Often referred to as “empathy” and “cultural” ambassadors, social workers are the backbone of a patient’s experience. To help a patient through their journey and save the medical team precious time, social workers put in dedicated time and effort to understanding a patient’s perspective, values and life history.
“Social workers are trained to see the whole person,” says Walter Rosenberg, director of Social Work and Community Health at Rush University Medical Center. “That ‘systems perspective’ helps us to understand what motivates the patient to recover and how to rally the resources required for that recovery.”
While social work covers a large swath of categories, especially here at the Medical Center, the larger program is integral to a patient’s health care experience. Here are some ways social workers can help patients.
Advocacy and navigation
Navigating and translating you or your loved one’s health care experience can be tiring and overwhelming. Often, it can feel like there is no one there to guide you through this process. That’s where social workers come in. Our team members are expertly trained to help you navigate the complex health care system while also taking the time to get to know you so they can best advocate for your needs, preferences and values.
In a new health care situation, it can often feel like you’re alone, but that’s far from the truth. Social workers are there to bridge the gap between patient and doctor, provide care between differing levels of care such as post-emergency room or post-discharge, and make sure the patient’s needs and wants are represented.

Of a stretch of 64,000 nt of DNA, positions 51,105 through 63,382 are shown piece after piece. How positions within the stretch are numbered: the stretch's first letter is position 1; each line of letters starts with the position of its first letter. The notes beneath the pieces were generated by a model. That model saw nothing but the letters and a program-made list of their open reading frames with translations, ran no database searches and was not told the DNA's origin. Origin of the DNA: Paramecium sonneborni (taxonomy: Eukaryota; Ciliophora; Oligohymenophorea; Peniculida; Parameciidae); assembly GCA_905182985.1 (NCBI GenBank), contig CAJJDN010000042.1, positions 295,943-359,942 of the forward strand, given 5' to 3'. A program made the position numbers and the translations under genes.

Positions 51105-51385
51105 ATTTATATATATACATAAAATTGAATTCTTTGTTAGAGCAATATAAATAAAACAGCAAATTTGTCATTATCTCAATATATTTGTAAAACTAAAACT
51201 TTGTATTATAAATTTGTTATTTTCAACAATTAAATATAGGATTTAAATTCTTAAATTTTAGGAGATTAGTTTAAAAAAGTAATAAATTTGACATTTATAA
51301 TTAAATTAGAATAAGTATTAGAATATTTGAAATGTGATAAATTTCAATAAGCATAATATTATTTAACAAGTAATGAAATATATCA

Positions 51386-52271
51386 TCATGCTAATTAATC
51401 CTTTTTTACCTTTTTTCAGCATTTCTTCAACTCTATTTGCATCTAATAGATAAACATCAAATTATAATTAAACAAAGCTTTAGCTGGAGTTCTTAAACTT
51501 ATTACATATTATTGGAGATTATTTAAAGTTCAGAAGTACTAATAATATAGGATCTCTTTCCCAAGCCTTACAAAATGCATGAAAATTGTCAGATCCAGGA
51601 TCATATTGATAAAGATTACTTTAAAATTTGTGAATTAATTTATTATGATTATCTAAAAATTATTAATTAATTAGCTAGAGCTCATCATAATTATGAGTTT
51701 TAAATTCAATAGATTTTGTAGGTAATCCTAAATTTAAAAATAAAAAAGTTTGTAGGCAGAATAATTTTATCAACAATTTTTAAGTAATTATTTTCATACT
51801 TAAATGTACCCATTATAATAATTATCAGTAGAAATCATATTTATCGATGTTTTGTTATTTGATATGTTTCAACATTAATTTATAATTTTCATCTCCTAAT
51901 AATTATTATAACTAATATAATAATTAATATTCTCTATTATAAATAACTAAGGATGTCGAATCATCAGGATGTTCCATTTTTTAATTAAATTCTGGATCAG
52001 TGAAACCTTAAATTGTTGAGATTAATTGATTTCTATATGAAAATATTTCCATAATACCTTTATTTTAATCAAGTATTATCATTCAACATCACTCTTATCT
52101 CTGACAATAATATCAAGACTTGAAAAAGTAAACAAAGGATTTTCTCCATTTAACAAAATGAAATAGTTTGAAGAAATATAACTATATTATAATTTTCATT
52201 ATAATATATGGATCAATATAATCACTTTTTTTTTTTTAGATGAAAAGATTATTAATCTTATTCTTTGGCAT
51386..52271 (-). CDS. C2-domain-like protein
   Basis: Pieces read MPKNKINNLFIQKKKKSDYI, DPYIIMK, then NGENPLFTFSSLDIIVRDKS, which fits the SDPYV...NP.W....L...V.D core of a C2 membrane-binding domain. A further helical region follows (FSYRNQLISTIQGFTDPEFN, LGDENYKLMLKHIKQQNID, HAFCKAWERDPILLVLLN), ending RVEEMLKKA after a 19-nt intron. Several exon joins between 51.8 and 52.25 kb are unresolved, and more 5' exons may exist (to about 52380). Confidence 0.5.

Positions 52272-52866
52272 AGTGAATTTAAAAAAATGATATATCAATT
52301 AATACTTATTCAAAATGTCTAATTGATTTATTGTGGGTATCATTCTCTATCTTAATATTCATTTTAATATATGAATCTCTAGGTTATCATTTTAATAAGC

Resources and support
Finding resources and information to continue your care in an accessible manner can feel daunting. That’s why our social work team will work with you to provide personalized recommendations for services within your community to help with in-home assistance and caregiver support, and connections to essential resources like food, housing, and transportation.
Inpatient and outpatient services
Whether you are handling a recent transition back into the community or requiring long-term aid with you or your loved one’s chronic condition, mental health or family dynamics, our social workers can help with both.
Whether it is helping a patients and their families find basic resources in the community or crisis management, social work is a key part of a patient’s journey to a healthy and fulfilling life. Our team works to meet a patient where they are and then assist and empower them.
“It’s easy to assume that a patient or their family has what they need to be compliant with the medical recommendations from the medical team,” says social worker Alexandria Vernasco, LCSW. “But they don’t, so we are tasked with taking a closer look at the entire system in which the patient is living to find solutions and advocate for those most in need of our voices.”
Social work is embedded in almost every area of Rush, including ambulatory clinics, the emergency department, inpatient units and post-acute levels of care. Most importantly, social work is present at all levels of a patient’s experience to ensure they have access to social work and care management across the continuum.
“Social work often feels like more than a profession as social workers truly rely on their intrinsic motivation to help others,” says Caroline McInerney, LCSW, manager of ambulatory care management. “We are driven by allowing patients to be an expert in their care, removing barriers, and dedicating themselves to helping individuals, families and communities in need.”
Learn more about our approach to social work and about how social work can help patients.